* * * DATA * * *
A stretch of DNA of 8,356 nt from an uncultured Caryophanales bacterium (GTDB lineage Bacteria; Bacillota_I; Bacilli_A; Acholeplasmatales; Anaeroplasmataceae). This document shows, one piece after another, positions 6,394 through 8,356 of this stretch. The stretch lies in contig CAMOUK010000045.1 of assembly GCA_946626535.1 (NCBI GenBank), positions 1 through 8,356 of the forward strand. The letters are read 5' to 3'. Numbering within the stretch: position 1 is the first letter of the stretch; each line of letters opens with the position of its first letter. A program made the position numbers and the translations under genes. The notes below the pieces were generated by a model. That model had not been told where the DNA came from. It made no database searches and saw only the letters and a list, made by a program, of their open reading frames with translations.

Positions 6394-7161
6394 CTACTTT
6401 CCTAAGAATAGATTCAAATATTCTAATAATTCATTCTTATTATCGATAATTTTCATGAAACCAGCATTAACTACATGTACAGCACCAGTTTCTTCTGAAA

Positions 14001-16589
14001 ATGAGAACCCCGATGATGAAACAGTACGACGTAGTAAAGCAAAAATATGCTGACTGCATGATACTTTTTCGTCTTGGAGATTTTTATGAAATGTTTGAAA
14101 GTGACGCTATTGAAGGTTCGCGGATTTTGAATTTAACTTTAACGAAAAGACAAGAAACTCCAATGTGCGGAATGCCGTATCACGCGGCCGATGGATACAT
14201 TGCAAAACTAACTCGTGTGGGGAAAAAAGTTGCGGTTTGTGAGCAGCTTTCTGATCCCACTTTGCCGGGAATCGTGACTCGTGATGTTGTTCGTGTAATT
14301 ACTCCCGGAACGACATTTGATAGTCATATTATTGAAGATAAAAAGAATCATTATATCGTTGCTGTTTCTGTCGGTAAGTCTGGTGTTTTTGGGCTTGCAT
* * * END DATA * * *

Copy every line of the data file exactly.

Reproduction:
A stretch of DNA of 8,356 nt from an uncultured Caryophanales bacterium (GTDB lineage Bacteria; Bacillota_I; Bacilli_A; Acholeplasmatales; Anaeroplasmataceae). This document shows, one piece after another, positions 6,394 through 8,356 of this stretch. The stretch lies in contig CAMOUK010000045.1 of assembly GCA_946626535.1 (NCBI GenBank), positions 1 through 8,356 of the forward strand. The letters are read 5' to 3'. Numbering within the stretch: position 1 is the first letter of the stretch; each line of letters opens with the position of its first letter. A program made the position numbers and the translations under genes. The notes below the pieces were generated by a model. That model had not been told where the DNA came from. It made no database searches and saw only the letters and a list, made by a program, of their open reading frames with translations.

Positions 6394-7161
6394 CTACTTT
6401 CCTAAGAATAGATTCAAATATTCTAATAATTCATTCTTATTATCGATAATTTTCATGAAACCAGCATTAACTACATGTACAGCACCAGTTTCTTCTGAAA

Positions 14001-16589
14001 ATGAGAACCCCGATGATGAAACAGTACGACGTAGTAAAGCAAAAATATGCTGACTGCATGATACTTTTTCGTCTTGGAGATTTTTATGAAATGTTTGAAA
14101 GTGACGCTATTGAAGGTTCGCGGATTTTGAATTTAACTTTAACGAAAAGACAAGAAACTCCAATGTGCGGAATGCCGTATCACGCGGCCGATGGATACAT
14201 TGCAAAACTAACTCGTGTGGGGAAAAAAGTTGCGGTTTGTGAGCAGCTTTCTGATCCCACTTTGCCGGGAATCGTGACTCGTGATGTTGTTCGTGTAATT
14301 ACTCCCGGAACGACATTTGATAGTCATATTATTGAAGATAAAAAGAATCATTATATCGTTGCTGTTTCTGTCGGTAAGTCTGGTGTTTTTGGGCTTGCAT